The California Department of Consumer Affairs informed Zayner in May 2019 of their investigation into a complaint against them for practicing medicine without a license. By September of the same year Zayner received notice that the investigation had been concluded, and “no further action is anticipated.”
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- Bennett, Drake (March 14, 2014). "Twitter Is Just Like Talking, Only More Narcissistic". Bloomberg.com. Archived from the original on June 4, 2016. Retrieved June 14, 2016.
- Chicago Tribune (January 29, 2016). "Biologist's gene-editing kit lets DIYers play God at kitchen table". chicagotribune.com. Archived from the original on May 6, 2016. Retrieved May 11, 2016.
- Nicks, Denver (January 12, 2016). "DIY Gene Editing Kit Sold for $120 by Josiah Zayner, Scientist". Money.com. Archived from the original on September 28, 2021.
- Yin, Steph (May 3, 2016). "Is DIY Kitchen CRISPR A Class Issue?". Popular Science. Archived from the original on June 6, 2016. Retrieved June 14, 2016.
- Kolbert, Elizabeth (January 8, 2021). "CRISPR and the Splice to Survive". The New Yorker. Archived from the original on October 6, 2021. Retrieved October 3, 2021.
Josiah Zayner, ... He holds a Ph.D. in biophysics and is a well-known provocateur. Among his many stunts, he has coaxed his skin to produce a fluorescent protein, ingested a friend's poop in a D.I.Y. fecal-matter transplant, and attempted to deactivate one of his genes so that he could grow bigger muscles.
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- "Object Collection". Cooper Hewitt. Archived from the original on December 27, 2019. Retrieved June 18, 2019.
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- "DNA Biohackers Are Giving The FDA A Headache With Glow-In-The-Dark Booze". Buzzfeed. Archived from the original on April 15, 2017. Retrieved April 14, 2017.
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- "The Odin Bioengineering 101". The Odin. Archived from the original on February 27, 2020. Retrieved February 27, 2020.
- "Do-it-yourself from scientific paper to covid-19 DNA vaccine playlist". Josiah Zayner. Archived from the original on November 28, 2020.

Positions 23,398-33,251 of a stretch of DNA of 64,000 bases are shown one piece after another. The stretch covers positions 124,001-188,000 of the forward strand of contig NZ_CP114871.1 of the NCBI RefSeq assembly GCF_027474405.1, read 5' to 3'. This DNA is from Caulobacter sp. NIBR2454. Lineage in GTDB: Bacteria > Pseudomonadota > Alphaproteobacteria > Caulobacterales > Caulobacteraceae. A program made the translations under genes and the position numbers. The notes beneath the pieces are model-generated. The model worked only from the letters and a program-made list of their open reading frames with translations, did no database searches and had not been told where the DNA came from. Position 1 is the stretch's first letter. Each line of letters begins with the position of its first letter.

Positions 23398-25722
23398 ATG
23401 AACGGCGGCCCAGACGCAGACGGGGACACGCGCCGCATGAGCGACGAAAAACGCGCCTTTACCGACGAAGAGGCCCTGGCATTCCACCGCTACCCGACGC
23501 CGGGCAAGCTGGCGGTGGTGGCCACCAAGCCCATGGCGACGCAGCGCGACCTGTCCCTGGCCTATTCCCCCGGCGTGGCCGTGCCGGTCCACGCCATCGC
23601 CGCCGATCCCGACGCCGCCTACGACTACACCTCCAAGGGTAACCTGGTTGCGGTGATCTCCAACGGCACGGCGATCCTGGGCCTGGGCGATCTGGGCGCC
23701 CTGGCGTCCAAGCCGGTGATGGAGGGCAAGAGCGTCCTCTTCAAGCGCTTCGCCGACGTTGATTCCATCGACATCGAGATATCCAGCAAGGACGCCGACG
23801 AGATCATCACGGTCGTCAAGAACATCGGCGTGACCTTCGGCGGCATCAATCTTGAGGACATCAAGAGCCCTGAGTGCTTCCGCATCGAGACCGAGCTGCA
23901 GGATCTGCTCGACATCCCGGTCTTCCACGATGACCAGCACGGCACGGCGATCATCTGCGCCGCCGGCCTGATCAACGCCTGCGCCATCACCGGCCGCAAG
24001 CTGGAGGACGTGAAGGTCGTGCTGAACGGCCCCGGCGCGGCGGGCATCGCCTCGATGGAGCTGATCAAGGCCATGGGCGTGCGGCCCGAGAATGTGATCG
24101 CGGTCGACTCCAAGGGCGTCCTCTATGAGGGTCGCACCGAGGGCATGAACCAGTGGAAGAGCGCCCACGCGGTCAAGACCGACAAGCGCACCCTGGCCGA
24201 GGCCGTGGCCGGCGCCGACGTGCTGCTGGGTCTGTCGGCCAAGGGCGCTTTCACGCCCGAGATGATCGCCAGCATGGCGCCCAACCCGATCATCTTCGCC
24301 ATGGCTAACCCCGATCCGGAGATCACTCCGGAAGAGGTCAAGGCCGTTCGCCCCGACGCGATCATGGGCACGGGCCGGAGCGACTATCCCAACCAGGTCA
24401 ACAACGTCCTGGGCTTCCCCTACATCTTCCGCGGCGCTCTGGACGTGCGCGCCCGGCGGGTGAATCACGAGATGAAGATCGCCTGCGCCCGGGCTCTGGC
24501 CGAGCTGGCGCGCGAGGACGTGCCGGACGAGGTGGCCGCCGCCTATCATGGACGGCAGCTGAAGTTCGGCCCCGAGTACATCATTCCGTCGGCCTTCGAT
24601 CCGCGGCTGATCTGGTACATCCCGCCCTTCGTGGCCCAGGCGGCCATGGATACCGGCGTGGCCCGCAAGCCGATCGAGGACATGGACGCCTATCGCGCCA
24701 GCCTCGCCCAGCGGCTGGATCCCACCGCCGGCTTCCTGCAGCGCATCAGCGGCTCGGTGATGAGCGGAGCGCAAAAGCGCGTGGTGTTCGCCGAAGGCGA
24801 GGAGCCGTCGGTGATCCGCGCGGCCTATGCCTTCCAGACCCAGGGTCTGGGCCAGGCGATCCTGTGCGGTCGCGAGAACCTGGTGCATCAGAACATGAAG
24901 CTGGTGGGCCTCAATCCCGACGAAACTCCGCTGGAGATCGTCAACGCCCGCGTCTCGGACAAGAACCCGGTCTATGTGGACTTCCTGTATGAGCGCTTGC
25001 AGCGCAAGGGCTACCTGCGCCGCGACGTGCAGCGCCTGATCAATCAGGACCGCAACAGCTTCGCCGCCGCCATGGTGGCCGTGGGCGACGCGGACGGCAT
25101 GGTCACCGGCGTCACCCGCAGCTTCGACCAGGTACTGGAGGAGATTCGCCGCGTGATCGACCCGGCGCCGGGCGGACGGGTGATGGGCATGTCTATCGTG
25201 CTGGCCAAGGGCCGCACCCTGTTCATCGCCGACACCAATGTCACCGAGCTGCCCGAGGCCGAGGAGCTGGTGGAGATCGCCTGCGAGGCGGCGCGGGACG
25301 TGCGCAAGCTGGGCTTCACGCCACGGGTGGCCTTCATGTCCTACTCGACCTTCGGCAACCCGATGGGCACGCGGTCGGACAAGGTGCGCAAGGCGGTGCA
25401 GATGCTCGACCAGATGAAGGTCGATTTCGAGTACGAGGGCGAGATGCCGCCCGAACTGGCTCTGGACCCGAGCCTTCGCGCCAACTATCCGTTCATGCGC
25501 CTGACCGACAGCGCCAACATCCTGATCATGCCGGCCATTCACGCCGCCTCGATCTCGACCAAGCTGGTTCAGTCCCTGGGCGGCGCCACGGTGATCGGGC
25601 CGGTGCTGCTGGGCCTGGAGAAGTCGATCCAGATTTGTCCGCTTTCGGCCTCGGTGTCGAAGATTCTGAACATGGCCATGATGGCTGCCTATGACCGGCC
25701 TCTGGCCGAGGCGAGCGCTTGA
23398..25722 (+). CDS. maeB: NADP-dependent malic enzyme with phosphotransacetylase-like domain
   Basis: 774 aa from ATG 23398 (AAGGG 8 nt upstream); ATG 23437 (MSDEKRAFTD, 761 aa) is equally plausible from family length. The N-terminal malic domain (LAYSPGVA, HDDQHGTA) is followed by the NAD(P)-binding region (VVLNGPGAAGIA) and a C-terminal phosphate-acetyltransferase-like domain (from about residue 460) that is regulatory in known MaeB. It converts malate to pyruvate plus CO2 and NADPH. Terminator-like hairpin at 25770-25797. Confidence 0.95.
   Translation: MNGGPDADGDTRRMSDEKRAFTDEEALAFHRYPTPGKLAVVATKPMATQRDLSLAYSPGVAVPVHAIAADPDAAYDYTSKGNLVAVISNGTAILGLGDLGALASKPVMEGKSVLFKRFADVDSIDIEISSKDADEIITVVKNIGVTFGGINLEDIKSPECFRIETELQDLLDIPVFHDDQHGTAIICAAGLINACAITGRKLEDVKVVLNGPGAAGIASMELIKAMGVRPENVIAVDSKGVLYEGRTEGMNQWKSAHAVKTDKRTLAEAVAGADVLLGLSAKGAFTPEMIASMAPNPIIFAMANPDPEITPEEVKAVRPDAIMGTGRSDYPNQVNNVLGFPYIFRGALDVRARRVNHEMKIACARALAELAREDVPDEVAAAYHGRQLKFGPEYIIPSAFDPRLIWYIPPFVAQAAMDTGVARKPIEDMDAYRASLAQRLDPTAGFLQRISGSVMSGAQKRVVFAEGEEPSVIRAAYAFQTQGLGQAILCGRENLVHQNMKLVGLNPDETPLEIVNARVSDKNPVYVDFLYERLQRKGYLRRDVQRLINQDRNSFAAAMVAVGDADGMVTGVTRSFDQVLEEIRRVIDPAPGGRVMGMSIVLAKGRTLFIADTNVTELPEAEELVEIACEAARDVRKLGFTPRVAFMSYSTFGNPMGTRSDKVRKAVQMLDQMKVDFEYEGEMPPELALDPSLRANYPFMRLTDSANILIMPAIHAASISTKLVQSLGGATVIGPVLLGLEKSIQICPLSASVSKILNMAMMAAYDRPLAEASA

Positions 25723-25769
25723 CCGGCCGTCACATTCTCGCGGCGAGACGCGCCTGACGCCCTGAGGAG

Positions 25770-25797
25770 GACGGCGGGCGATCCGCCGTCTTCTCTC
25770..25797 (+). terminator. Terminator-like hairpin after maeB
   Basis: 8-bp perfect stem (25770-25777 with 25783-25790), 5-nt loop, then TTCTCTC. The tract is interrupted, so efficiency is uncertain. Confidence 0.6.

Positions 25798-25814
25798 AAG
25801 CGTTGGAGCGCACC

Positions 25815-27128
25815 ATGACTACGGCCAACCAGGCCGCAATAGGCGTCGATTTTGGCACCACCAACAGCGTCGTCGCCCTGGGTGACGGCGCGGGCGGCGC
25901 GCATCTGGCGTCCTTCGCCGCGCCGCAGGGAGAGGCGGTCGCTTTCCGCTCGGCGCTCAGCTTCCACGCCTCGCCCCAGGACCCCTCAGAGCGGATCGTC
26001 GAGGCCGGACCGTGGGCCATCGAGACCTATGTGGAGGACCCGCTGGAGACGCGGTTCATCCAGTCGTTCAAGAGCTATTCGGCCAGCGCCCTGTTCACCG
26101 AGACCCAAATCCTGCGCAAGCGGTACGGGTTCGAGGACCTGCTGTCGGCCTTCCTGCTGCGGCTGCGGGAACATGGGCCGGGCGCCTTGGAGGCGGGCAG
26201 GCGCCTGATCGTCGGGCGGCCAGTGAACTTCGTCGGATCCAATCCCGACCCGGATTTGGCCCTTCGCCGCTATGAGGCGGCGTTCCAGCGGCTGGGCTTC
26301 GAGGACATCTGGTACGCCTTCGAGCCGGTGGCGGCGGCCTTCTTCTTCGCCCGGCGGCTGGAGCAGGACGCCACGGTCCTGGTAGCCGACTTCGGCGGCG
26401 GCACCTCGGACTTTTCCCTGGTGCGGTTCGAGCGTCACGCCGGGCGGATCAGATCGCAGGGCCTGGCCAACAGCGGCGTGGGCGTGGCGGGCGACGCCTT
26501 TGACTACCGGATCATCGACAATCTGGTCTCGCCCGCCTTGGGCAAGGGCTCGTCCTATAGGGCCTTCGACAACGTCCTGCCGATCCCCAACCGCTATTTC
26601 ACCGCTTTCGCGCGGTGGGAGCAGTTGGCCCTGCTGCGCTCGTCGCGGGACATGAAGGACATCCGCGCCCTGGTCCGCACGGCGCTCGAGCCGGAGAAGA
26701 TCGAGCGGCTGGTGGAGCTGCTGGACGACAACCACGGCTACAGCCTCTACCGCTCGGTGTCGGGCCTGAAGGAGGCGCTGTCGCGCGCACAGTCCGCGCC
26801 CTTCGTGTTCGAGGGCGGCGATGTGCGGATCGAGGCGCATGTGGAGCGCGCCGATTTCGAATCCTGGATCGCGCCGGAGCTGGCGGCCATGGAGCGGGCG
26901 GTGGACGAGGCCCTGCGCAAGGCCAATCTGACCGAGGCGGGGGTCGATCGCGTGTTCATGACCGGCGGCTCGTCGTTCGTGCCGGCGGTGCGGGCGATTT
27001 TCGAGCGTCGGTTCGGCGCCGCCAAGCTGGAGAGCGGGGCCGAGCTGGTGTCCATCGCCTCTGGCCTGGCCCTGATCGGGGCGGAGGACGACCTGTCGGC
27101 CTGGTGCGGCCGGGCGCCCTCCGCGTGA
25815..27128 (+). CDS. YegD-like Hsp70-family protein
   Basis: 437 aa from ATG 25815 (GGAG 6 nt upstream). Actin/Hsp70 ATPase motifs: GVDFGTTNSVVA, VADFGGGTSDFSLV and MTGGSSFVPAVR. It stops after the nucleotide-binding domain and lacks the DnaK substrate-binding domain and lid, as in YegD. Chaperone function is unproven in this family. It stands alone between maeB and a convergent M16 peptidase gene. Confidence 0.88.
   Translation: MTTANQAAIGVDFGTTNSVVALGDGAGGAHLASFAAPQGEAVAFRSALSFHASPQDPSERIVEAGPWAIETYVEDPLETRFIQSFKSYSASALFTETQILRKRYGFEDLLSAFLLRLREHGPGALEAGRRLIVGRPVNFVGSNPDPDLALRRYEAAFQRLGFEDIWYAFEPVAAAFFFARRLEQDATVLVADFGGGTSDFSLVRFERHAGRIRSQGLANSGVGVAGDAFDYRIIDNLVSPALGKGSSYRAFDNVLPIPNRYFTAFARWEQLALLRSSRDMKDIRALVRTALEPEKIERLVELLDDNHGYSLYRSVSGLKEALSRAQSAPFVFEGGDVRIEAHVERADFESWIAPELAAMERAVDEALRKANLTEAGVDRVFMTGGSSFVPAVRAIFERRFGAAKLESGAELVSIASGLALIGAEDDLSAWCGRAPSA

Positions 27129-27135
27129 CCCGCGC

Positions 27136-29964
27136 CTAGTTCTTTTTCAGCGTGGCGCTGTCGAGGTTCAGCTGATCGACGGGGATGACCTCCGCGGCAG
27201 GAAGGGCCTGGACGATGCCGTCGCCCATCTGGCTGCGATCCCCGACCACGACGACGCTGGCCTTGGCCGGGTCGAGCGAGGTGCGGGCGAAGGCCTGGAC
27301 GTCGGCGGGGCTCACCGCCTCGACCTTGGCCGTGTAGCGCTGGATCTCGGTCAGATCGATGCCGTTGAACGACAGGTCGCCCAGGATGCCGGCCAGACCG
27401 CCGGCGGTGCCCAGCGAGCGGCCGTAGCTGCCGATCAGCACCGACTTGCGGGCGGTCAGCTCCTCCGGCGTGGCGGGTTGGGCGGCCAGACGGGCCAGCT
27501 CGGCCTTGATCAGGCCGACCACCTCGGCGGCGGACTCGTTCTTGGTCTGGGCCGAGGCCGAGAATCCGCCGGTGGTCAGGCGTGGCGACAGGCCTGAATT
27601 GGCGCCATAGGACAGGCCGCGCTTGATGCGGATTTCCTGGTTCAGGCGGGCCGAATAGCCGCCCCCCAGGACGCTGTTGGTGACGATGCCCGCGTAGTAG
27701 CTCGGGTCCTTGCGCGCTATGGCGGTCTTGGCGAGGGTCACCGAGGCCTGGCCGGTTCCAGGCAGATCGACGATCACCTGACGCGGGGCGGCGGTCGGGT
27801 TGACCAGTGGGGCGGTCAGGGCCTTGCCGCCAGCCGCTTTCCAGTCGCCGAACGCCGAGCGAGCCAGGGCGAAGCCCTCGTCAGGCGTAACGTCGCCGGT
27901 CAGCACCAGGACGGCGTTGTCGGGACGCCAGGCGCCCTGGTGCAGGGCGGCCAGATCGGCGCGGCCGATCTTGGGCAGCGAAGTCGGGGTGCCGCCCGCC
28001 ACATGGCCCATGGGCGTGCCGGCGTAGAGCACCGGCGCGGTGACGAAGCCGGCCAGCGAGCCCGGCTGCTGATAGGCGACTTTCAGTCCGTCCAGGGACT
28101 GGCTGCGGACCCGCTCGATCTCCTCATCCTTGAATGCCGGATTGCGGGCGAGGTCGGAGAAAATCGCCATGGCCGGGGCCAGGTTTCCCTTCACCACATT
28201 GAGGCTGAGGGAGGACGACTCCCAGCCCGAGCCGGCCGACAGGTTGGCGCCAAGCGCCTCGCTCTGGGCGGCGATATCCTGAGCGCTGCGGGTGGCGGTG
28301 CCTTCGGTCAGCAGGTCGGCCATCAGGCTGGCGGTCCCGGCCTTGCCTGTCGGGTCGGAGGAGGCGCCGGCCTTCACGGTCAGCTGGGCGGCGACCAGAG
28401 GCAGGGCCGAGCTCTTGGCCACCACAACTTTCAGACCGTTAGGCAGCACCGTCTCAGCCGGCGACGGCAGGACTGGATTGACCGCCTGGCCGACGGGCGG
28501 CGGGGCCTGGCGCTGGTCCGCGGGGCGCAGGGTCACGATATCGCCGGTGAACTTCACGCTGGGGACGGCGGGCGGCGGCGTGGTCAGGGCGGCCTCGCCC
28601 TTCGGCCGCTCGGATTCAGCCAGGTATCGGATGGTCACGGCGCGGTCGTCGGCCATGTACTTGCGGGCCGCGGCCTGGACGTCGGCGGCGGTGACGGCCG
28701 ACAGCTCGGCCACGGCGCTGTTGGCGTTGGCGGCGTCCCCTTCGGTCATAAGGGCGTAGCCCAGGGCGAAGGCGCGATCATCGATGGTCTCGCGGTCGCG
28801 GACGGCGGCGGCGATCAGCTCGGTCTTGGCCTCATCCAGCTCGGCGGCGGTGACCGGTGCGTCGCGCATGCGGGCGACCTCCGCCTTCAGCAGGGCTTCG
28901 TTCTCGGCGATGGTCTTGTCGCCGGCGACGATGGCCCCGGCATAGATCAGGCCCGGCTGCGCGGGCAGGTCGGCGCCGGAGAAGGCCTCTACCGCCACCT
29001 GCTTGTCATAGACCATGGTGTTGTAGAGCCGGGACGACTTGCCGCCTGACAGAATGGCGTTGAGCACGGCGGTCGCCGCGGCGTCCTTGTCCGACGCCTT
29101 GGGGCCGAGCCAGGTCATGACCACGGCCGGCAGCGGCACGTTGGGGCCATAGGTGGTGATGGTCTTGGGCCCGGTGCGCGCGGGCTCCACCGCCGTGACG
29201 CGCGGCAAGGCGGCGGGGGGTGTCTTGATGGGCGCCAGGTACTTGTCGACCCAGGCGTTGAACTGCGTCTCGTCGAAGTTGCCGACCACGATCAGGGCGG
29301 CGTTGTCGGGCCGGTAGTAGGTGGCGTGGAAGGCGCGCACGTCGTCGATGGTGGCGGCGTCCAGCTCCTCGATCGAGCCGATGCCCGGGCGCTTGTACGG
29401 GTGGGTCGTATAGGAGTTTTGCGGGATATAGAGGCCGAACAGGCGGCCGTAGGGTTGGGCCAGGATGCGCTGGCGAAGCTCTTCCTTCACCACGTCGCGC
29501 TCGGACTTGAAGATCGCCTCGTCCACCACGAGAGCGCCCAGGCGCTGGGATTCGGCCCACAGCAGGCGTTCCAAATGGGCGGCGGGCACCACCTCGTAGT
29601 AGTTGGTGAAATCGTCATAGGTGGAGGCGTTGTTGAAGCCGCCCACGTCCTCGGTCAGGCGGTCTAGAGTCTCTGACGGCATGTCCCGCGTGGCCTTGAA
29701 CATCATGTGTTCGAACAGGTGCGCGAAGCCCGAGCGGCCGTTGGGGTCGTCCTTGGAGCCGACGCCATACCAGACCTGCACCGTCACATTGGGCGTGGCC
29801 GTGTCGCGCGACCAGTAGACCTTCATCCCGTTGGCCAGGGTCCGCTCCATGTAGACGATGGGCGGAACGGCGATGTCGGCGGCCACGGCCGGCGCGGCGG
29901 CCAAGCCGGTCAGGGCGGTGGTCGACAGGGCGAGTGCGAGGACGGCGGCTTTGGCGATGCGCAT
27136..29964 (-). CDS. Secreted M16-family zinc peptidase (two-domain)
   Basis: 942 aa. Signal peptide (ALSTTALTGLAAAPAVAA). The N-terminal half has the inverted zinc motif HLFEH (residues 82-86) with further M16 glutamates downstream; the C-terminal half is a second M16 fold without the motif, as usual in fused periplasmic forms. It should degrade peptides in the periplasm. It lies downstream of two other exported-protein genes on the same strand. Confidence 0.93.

- Larabee, Tadhg (November 24, 2020). "Boston's Murky World of Open-Source COVID-19 Vaccine Research". digboston.com. Archived from the original on October 3, 2021. Retrieved October 3, 2021.
In June, biohacker Josiah Zayner recreated and self-tested a DNA plasmid vaccine that had shown promising results in animal trials, livestreaming the experiment on YouTube; by October, he had concluded that the messiness of human biology makes solo vaccine research impractical.
- "Home-Made Covid Vaccine Appeared to Work, but Questions Remained". Bloomberg. Archived from the original on October 10, 2020.
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- Sura Wood (February 7, 2018). "California Dream Design Landscape". Bay Area Reporter. Archived from the original on December 27, 2019. Retrieved December 27, 2019.
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- "Designs for Different Futures: BODIES". Philadelphia Museum of Modern Art.[permanent dead link]
- Katie Drummond (September 5, 2013). "The world's smallest violin: scientist uses proteins to create a new musical instrument". The Verge. Vox Media. Archived from the original on December 1, 2017. Retrieved September 2, 2017.
- Nona Griffin,Daniel Grushkin. "Biotech's First Musical Instrument Plays Proteins Like Piano Keys [Slide Show]". Scientific American. Archived from the original on April 17, 2016. Retrieved May 11, 2016.
- Drew Messinger-Michaels (November 18, 2013). "Scholars probe interface between arts and science". Bay Area Reporter. Archived from the original on December 27, 2019. Retrieved December 27, 2019.
- "Lynn Hershman Leeson Presents An Afternoon on the Future of Humanity". MoMA.org. Archived from the original on December 27, 2019. Retrieved December 27, 2019.
- Stochastic Labs. "Josiah Zayner Resident Artist". Stochastic Labs. Archived from the original on December 27, 2019. Retrieved December 27, 2019.
- B. Ruby Rich (Spring 2015). "On and Off The Screen". Film Quarterly. Archived from the original on May 9, 2016. Retrieved May 22, 2016.
- Antonio Regalado (May 15, 2019). "Celebrity biohacker Josiah Zayner is under investigation for practicing medicine without a license". MIT Tech Review. Archived from the original on June 6, 2019. Retrieved June 18, 2019.
- Beth Mole (May 16, 2019). "Genetic self-experimenting "biohacker" under investigation by health officials". Ars Technica. Archived from the original on May 21, 2019. Retrieved June 18, 2019.
- Brown, Kristen V (October 15, 2019). "Biohacker Investigation Is Dropped by California Medical Board". www.bloomberg.com. Archived from the original on May 27, 2020. Retrieved October 21, 2019.
- "About Me". Jo Zayner's blog: Science, Art, Beauty. Retrieved October 19, 2023.
- Ireland, Tom (December 24, 2017). "I want to help humans genetically modify themselves". The Observer. ISSN 0029-7712.
- Krieger, Lisa M. (January 11, 2016). "Bay Area biologist's gene-editing kit lets do-it-yourselfers play God at the kitchen table". The Mercury News. Retrieved May 20, 2018.
- Zhang, Sarah (February 20, 2018). "A Biohacker Regrets Publicly Injecting Himself With CRISPR". The Atlantic. ISSN 1072-7825.
- Heidt, Amanda (August 6, 2020). "Self-Experimentation in the Time of COVID-19". The Scientist Magazine.